DEA Set to Issue Cannabis Research Cultivation Licenses


As of 2021, the University of Mississippi is the only entity within the entire United States that is federally permitted to cultivate cannabis for research purposes only. It was the first and has been the only one since 1968. There have been several complaints and even a lawsuit due to research being hindered as a result of low quality cannabis distributed by the University. In recent years, the federal government has allowed the importation of cannabis products from licensed cannabis producers from other countries, but it is not enough to meet the demand for researchers.

The DEA announced plans in 2016 to expand its network of medical cannabis research licenses, but the process was prolonged under the Trump administration. Not including the University of Mississippi, the DEA plans on issuing 3-15 or more licenses, with 15 being the most reasonable estimate as noted in the published rule. Though the process has been stalled, cannabis advocates are excited to see what will happen under the Biden administration. Some industry experts predict that the DEA will begin issuing licenses sometime after June.

There have been at least 35 applicants since the DEA made the application available. Each one must meet a strict set of guidelines for product development and distribution and prove that they have a case that is in the public interest. Some institutions have opted to submit filings to the FDA to develop pharmaceuticals derived from the cannabis plant. Companies like Biopharma Cultivation have claimed that they meet the public interest by attempting to develop a treatment for Multiple Sclerosis and Huntington’s Disease. In addition to the FDA filings, they plan to cultivate cannabis on Native American lands and employ people of that nation. Mr. Duane Boise, CEO of Biopharma, is hoping that this will give them an edge when the DEA considers their application.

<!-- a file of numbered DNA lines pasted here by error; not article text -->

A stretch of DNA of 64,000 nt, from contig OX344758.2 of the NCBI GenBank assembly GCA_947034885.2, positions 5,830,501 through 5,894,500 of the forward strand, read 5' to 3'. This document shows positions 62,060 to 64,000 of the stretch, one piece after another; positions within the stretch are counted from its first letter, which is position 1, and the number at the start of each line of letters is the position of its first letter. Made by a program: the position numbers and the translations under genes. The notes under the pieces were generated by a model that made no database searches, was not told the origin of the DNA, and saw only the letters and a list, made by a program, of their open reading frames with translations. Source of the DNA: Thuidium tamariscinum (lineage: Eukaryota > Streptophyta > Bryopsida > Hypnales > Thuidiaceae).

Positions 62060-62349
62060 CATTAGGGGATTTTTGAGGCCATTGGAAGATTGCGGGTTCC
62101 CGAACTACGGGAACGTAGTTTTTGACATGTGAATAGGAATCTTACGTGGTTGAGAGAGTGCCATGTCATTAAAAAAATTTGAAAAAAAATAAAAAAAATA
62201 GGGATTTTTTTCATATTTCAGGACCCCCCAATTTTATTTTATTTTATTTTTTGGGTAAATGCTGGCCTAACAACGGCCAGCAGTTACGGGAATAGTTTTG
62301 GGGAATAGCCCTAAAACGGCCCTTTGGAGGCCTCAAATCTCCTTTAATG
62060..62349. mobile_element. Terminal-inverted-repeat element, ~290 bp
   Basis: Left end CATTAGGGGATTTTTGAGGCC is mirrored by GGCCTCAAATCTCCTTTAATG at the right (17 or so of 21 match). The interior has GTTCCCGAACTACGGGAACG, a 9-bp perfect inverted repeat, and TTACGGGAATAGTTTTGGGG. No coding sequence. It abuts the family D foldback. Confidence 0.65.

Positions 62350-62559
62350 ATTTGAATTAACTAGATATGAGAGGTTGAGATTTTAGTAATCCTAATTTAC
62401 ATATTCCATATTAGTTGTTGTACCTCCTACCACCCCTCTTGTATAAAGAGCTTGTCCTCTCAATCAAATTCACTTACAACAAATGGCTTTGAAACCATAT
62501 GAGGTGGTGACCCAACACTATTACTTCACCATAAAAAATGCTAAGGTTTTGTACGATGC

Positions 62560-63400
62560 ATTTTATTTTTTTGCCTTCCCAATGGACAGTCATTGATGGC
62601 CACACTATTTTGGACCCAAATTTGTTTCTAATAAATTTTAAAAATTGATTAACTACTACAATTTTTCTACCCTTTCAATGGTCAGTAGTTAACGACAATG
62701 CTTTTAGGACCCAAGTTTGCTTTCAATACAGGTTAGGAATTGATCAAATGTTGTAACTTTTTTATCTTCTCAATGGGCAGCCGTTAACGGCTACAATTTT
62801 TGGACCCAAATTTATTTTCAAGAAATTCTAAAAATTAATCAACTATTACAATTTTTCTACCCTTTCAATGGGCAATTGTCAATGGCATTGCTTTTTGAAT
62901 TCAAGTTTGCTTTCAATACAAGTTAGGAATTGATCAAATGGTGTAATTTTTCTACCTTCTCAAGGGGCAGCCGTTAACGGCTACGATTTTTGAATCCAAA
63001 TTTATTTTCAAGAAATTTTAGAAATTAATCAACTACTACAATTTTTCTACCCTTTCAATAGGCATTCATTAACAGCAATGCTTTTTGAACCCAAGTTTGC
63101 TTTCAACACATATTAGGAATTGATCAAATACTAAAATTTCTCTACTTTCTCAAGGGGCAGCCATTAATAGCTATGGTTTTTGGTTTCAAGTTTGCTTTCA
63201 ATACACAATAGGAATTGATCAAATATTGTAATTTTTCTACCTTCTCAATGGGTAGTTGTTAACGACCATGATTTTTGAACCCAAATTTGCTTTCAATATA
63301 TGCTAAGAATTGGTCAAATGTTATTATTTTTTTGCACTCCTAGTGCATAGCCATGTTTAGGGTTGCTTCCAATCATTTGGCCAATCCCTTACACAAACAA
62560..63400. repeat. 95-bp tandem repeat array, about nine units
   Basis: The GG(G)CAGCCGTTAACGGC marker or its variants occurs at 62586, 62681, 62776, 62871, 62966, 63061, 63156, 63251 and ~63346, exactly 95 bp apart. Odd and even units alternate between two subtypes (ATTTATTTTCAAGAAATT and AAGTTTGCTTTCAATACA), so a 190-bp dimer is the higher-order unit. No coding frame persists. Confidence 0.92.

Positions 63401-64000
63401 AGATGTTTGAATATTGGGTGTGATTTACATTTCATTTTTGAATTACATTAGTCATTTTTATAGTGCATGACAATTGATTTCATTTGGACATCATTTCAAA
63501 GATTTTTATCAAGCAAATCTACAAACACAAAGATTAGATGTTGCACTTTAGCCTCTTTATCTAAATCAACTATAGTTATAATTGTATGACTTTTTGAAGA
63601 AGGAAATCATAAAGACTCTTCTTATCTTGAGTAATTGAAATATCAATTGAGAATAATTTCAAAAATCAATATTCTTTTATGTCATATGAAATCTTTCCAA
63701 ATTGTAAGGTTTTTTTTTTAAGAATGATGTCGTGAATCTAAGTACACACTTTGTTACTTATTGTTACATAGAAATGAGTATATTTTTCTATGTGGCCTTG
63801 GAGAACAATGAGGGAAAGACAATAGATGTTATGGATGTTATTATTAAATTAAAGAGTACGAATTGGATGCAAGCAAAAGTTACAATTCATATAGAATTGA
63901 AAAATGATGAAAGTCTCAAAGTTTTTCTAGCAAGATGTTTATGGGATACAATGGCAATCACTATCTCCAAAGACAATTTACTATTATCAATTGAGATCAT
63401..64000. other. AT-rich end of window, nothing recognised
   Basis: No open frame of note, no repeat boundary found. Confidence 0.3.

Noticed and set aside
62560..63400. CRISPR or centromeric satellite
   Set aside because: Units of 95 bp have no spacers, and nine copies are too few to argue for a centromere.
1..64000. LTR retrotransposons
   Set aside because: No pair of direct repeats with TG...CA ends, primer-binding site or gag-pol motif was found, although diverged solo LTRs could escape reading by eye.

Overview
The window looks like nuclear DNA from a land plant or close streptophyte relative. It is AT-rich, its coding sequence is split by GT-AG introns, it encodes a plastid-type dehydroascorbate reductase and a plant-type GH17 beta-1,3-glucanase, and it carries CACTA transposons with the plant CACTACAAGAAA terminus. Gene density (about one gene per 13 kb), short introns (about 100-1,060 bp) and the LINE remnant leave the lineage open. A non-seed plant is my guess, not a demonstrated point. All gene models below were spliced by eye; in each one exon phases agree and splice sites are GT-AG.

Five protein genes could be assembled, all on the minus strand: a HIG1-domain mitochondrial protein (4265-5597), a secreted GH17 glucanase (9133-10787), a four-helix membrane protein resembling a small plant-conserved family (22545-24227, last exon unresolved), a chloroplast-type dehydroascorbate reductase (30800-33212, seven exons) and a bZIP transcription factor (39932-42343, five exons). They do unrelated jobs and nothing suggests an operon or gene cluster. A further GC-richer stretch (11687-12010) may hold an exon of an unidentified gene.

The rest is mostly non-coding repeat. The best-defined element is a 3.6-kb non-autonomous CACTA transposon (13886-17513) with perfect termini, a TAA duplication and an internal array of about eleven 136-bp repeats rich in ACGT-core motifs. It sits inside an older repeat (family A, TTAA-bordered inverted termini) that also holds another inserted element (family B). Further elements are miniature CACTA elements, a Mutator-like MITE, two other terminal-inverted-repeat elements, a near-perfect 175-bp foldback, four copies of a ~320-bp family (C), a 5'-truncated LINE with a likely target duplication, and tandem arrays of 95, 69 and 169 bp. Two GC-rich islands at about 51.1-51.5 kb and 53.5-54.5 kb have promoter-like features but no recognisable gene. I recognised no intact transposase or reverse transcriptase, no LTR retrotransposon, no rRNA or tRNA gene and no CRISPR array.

State-legal cannabis cultivators are at a disadvantage as the DEA says in its new rule that it would look “unfavorably” at them because they are not federally compliant. 

These research cultivation licenses are critical to modern cannabis research and development of cannabis derived pharmaceuticals. The only current cannabis derived pharmaceutical is CBD based Epidiolex for the treatment of seizures. Expanding the number of federally approved cultivators can open up the avenue for more definitive cannabis research and guidelines in addition to new non-addictive treatments for critically and chronically ill patients. 

Anna Mae

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